No Rest for Teens: Why I Spent Part of My Summer Break Exploring Human Rights

EF Summit attendees got their creative juices flowing as they worked to prototype solutions to human rights challenges via a "brain break" dance party. Photo credit: Sara Vanderhorst

By Erin Hudgins

Point A: the universal starting point, a stepping stone on a path, the beginning.
My computer whirred but the wheels in my mind spun faster than my laptop's processor.

Congratulations, you have been selected to attend the 2016 EF Global Student Leaders Summit... I had just won a scholarship to attend an intensive student conference, which attracts teenagers from all over the globe who share a passion for human rights. This was it -- my point A.

International education company EF Education First hosts the Global Student Leaders Summit yearly in various countries around the world. Past Summits have looked at the future of energy, education, and global business -- but during a time marred by devastating acts of terror, including the abduction of hundreds of schoolgirls in Nigeria and wars that have forced thousands to flee their homelands, the 2016 Summit on Human Rights was particularly timely. Nearly 1500 students (and their teachers) from diverse backgrounds traveled to The Hague, Netherlands to participate in the discussion this year, following treks through various historical sites in Europe to prepare them for this exciting learning opportunity.

But why? Why would a group of media obsessed, sarcastic and disinterested teenagers, spend a portion of their summer vacation at an educational summit focused on human rights? Why care at all?

In reality, today's teens do pay attention to societal struggles. Young people have grown up to understand that one person can make an impact; and, for many student attendees, the Human Rights Summit served as the stepping stone to help them begin identifying the role they hope to play in addressing these pressing global challenges. To better understand the motivations that brought this group of students together, I asked several about their own ties to human rights.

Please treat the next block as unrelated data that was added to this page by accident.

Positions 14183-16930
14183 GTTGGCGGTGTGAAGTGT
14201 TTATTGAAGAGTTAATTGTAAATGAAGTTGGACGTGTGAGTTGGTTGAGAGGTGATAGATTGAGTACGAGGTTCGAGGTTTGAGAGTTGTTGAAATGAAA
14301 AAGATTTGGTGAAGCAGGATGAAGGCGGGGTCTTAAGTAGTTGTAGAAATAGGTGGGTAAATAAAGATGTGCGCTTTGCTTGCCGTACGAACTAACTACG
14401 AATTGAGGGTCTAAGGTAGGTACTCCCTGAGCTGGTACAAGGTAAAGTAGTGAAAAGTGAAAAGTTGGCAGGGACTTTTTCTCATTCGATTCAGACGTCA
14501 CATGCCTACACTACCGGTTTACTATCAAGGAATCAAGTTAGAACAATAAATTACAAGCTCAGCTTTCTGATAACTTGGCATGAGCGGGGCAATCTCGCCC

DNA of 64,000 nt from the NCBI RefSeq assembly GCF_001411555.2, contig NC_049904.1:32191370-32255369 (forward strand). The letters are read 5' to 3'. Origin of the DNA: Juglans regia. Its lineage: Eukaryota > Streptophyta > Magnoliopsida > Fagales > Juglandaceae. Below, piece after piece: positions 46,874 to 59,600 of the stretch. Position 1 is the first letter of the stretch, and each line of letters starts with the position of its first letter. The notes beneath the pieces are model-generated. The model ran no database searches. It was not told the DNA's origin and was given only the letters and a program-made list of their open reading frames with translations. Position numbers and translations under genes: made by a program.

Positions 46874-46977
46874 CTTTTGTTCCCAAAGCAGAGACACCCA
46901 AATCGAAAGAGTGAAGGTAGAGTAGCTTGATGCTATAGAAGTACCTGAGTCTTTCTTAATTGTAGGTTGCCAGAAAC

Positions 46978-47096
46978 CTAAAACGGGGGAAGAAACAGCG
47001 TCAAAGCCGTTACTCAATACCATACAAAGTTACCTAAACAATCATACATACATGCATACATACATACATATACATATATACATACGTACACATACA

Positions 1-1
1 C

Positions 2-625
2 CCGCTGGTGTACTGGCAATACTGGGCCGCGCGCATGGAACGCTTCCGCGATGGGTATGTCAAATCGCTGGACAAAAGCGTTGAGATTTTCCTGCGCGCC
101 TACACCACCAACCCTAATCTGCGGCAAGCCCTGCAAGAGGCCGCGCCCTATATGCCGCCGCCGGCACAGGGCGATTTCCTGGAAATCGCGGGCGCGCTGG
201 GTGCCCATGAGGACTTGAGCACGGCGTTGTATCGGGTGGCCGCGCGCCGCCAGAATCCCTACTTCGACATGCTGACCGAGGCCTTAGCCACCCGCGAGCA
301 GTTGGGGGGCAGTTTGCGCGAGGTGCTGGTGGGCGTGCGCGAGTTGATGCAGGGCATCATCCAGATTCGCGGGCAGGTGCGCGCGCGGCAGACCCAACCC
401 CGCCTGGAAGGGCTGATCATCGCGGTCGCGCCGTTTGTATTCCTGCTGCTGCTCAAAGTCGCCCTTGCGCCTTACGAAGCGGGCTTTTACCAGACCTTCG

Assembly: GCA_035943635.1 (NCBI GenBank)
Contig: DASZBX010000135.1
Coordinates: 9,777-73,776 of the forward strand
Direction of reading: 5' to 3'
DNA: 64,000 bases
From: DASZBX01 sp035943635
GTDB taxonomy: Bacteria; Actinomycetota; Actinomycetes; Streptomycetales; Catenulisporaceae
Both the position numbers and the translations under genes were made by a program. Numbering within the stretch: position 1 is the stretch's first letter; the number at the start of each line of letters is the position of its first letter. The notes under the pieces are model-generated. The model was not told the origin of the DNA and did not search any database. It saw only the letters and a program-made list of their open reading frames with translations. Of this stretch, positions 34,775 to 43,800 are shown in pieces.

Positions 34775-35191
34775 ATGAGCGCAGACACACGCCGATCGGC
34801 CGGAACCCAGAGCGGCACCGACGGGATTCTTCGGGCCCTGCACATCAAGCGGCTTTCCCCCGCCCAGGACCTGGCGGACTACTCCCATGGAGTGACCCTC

Mara Cruz, a student from Round Rock, Texas, heard about the Summit and was immediately interested. Cruz's dad, a Nicaraguan immigrant, was drafted into the army at just fifteen years old and never had the opportunity to return to his education.

"I've grown up seeing how much this affects him," Cruz said. "He's not as confident in his abilities as he would have been with a degree. That right was taken from him."

Similarly, Visvajit Sriramrajan of Chicago, Illinois joined the conference as a response to the injustices his family has witnessed in India."It saddens me to see the inequality of people in society that comes from [the] ... caste system. My father emigrated to the United States ... to receive better educational opportunities to advance his knowledge and career. When I heard the Summit theme of 'human rights' it instantly clicked with me."

Around the time that applications for the trip were released, I had learned of global medical mistreatment. My brother, recently returned from a mission trip in Haiti, described to me nightmarish tales of people whose lives were cut short because medical care was not accessible in their region. I yearned to open my eyes further into this hidden world. The more research I did, the more appalled I became. But what could I, a shy 15 year old teen, do to change this?

The Summit became my beacon. If I could make it there, surrounded by hundreds of kids with this same hunger for change, I knew I might refine my ideas about how I could make a difference.